Agricultural trade policies are basically a function of domestic policy considerations which have produced high levels of support in many countries. New policy instruments such as direct payments, which are more demanding in terms of information costs but which distort resource allocation less, are becoming more attractive. Unilateral liberalisation is, however, unlikely. Freer trade is a public good which requires international collective action to be provided. Countries which have a clear‐cut trade interest in liberalising markets for commodities they export can play the role of catalyst in international co‐ordination. The existence of big players is a favourable factor. Hence, the drift of the Round towards a co‐ordination of US‐EC interests. Both political economy and trade interest considerations suggest that an agreement reached will have its main impact on crops which are widely traded. The main constraining factor of an agreement on EC and US agriculture will be the discipline it will impose on the use of export subsidies. Agriculture will still not come fully under GATT rules which apply to other sectors, but in the future the CAP will be more constrained by international commitments than in the past.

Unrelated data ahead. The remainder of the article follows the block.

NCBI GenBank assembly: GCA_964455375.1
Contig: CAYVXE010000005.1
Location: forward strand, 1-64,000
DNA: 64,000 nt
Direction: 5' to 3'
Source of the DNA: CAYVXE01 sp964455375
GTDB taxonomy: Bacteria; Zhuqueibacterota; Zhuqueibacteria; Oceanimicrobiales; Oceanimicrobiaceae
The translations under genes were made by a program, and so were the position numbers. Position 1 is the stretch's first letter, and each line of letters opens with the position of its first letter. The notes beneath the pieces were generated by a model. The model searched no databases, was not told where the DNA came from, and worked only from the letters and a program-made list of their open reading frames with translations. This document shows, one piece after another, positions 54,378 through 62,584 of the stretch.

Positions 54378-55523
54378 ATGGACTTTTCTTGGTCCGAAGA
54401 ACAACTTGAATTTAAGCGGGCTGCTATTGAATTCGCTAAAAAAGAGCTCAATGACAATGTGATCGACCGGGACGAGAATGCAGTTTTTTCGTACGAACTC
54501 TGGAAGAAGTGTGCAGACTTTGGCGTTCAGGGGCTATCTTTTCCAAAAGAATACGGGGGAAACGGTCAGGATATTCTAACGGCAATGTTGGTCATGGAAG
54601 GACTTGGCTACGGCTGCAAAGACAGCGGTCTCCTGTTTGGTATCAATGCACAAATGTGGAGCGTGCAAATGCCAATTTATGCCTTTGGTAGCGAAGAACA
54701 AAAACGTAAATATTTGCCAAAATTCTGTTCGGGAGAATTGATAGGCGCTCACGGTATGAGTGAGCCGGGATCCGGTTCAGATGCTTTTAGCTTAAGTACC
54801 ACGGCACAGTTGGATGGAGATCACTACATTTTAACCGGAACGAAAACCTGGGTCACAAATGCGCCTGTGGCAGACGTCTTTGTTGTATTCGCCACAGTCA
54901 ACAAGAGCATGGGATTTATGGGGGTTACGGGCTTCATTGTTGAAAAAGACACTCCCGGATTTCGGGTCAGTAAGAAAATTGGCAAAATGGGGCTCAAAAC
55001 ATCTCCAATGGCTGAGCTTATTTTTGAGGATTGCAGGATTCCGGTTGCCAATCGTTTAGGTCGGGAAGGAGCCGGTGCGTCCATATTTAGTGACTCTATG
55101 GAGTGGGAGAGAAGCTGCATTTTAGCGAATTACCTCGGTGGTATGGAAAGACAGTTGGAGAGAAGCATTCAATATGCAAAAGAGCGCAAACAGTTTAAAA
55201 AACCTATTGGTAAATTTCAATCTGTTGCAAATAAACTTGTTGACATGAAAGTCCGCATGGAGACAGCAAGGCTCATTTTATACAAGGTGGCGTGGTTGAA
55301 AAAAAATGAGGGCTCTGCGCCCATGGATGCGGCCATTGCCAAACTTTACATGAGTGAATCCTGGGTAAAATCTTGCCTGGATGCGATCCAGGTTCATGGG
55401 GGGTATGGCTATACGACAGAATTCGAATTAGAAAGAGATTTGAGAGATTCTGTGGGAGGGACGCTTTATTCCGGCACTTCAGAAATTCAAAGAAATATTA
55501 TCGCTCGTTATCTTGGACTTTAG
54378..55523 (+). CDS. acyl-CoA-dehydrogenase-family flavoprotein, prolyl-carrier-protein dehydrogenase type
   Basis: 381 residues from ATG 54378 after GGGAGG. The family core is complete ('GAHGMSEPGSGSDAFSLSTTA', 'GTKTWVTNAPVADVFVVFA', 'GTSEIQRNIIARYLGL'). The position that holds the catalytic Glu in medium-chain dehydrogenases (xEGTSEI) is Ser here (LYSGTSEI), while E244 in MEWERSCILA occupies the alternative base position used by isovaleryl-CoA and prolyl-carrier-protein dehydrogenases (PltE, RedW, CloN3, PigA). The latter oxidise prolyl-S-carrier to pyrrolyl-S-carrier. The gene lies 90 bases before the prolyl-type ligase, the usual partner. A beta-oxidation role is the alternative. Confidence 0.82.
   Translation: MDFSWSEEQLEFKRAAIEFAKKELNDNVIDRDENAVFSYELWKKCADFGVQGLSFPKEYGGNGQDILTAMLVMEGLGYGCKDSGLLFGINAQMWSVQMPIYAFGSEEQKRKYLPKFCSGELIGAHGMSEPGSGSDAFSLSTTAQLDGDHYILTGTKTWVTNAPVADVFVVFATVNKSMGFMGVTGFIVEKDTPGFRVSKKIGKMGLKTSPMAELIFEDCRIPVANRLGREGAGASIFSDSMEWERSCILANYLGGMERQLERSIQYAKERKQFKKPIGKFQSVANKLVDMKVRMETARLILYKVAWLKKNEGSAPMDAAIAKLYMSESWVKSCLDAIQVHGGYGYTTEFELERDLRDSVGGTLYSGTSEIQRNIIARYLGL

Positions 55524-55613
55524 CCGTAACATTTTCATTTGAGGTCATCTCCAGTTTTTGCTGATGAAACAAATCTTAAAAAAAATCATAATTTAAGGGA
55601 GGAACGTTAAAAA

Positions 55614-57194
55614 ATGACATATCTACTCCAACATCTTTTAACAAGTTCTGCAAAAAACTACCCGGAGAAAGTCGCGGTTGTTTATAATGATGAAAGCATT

|Original language||English (US)|
|Number of pages||19|
|Journal||Journal of Agricultural Economics|
|State||Published - May 1993|